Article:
Are you finding that your students’ daily journal writing is becoming tedious and monotonous? As teachers, our goal is to keep learning exciting for our students so they can fully achieve their academic potential. Fortunately, by taking a few simple steps to switch things up in the classroom, we can re-ignite student enthusiasm towards journals as an exciting outlet for self-expression and reflection. In this blog post, I will provide four surefire tips to get your class of eager learners talking about their journals again!
Allow for Choice
Letting students have autonomy over what they write about will help keep them motivated. Obviously, this isn’t always an option. But, with daily journal writing it can be! In each of these monthly journals, there are 19 unique writing prompts plus a “create your own”. This provides so many choices each month for students to choose from!
Provide helpful tools
What should students do when they feel stuck? What do they do when they are “done”? Do they have access to the materials they need to encourage them to keep going? Ironing out your writing routines and procedures is so important in setting your students up for success.
One thing I noticed with my students was that they would get stuck on spelling a word. This would abruptly stop their train of thought and it was difficult to get back on track. I knew I had to come up with a solution.
By introducing these strategies and having the posters in an easy-to-reference place, my students could be more independent when it came to sounding out tricky words during writing. Grab them here for free.
“What a great lesson this was! Your posters really helped my students to learn the many ways they can help themselves when writing. Teaching first grade, all I hear during writing is, “How do you spell..” It can get exhausting constantly saying, “Just sound it out”. Great options for kids to use, and remind them to try 3, before coming to me!” – 1st grade teacher
Shared writing is a collaborative approach to literacy instruction, where teachers and students work together to create an original piece of writing. Shared writing focuses on the process of creating a text, such as brainstorming ideas, drafting, editing, and revising. During shared writing activities, teachers model the strategies for composing effective written texts and provide direct instruction about language conventions such as grammar, spelling, and punctuation. Through this type of instruction, students learn how to communicate effectively through written language.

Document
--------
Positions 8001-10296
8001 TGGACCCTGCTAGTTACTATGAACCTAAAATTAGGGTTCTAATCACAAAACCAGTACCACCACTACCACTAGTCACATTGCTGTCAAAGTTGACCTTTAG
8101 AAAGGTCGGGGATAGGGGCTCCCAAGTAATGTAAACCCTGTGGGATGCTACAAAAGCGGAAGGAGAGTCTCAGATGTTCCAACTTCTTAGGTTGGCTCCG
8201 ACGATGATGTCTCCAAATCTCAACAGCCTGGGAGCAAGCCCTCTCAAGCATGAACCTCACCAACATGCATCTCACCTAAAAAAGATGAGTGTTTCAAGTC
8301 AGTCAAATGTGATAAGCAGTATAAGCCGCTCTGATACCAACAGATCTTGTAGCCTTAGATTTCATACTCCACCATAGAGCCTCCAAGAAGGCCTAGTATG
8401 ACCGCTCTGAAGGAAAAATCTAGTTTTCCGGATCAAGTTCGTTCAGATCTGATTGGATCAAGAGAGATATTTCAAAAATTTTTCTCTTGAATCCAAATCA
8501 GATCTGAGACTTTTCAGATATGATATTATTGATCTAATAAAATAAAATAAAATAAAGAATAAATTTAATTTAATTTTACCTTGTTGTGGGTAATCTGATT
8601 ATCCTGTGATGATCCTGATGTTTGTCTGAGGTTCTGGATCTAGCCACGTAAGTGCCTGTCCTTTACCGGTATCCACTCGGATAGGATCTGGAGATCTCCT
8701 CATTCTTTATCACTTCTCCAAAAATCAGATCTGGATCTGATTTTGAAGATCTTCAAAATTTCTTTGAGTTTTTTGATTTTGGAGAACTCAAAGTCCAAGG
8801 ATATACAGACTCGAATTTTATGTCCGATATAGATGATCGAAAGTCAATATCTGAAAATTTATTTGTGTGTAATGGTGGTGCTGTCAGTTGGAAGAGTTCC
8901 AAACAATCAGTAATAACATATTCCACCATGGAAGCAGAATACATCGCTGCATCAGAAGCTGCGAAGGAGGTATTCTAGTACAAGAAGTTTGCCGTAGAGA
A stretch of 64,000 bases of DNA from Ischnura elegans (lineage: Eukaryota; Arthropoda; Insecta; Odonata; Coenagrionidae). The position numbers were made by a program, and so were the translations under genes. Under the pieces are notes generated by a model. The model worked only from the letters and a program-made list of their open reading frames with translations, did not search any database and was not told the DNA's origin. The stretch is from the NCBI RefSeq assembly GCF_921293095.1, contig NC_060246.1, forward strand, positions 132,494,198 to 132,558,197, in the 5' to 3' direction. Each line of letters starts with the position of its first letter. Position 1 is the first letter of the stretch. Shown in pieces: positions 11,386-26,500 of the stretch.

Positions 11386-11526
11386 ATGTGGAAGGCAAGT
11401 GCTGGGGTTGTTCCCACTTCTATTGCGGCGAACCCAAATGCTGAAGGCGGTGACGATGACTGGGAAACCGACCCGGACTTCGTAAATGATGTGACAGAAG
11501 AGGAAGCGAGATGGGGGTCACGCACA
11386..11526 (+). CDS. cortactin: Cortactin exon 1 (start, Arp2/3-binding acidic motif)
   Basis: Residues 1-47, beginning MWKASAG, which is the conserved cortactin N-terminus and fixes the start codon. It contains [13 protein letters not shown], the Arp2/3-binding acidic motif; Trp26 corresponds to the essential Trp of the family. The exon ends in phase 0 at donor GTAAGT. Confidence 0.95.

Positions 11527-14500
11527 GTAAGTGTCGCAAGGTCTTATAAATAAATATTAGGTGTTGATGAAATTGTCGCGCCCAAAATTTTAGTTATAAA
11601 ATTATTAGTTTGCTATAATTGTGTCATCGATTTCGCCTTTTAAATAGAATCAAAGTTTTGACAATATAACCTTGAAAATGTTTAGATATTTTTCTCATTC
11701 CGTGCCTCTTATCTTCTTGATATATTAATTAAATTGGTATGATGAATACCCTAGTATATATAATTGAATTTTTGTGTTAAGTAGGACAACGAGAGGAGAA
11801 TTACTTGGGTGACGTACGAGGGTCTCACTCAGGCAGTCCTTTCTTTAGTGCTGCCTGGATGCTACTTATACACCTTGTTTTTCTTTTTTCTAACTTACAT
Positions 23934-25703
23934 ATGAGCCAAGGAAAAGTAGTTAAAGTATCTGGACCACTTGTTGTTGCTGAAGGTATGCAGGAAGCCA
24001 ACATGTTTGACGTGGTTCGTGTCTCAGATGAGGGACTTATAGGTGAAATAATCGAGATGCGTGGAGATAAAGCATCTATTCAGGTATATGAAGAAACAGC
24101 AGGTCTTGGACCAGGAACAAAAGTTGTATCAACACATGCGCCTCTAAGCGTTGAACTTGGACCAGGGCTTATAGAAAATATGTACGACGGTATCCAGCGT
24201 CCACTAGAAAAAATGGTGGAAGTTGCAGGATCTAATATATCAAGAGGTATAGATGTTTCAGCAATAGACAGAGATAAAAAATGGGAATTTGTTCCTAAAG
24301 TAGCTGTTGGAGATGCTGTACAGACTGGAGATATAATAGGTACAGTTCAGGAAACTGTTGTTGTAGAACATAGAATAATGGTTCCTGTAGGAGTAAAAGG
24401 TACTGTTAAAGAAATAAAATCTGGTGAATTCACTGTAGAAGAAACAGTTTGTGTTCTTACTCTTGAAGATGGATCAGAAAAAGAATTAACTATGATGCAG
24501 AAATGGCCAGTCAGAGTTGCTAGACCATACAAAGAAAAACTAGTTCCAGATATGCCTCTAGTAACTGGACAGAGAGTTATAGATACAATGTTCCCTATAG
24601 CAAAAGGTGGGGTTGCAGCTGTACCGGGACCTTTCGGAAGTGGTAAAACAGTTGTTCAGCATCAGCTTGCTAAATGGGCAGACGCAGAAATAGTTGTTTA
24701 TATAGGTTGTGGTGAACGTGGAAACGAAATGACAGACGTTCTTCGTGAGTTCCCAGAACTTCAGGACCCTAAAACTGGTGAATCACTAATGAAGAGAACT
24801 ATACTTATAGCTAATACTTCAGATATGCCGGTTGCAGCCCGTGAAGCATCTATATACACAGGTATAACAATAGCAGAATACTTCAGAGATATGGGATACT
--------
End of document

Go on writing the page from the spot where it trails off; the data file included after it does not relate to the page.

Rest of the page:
Teaching writing…..has ALWAYS been a struggle of mine. Not to brag, but I’m a decent writer and I have always enjoyed writing. So, it’s been hard for me to figure out how to support my writers who don’t like to write. Identifying your students’ strengths and weaknesses in writing isn’t as clear-cut as it is in math. But, here are some common struggles:
- generating ideas
- writing stamina
- using conventions
- encoding (sounding out words)
Many students need to see the writing process in action. This means modeling each step and sharing the thought process. Take some time to identify what your students are struggling with most and incorporate it into a shared writing lesson. Keep it short and use one of the journal prompts. This will help students feel more inspired with their daily journal writing.
Include Opportunities to Share
Opportunities to share writing often will help make it more meaningful. It also provides an opportunity for helpful feedback and encouragement from someone besides the classroom teacher. When students are given the opportunity to showcase their writing publicly rather than just handing it in privately, they can build meaningful connections outside the classroom. I love taking our writing journals to meet with our book buddy class. It’s so helpful for younger students to share their work with older students who they look up to.
Ultimately, allowing students to share their writing not only keeps them motivated but also gives them a sense of ownership over their own education. By giving them greater control over how they present themselves and interact with others through their written works, we can create more engaged students who will go on to become successful writers both inside and outside of the classroom setting.
I hope you have found these ideas for keeping students motivated with daily journal writing helpful. In order to build writers, they need to have the opportunity to write every day. Writing in a daily journal provides the consistent practice students need.
Ready to get started with daily journal writing? Grab these free writing prompts (digital + printable!).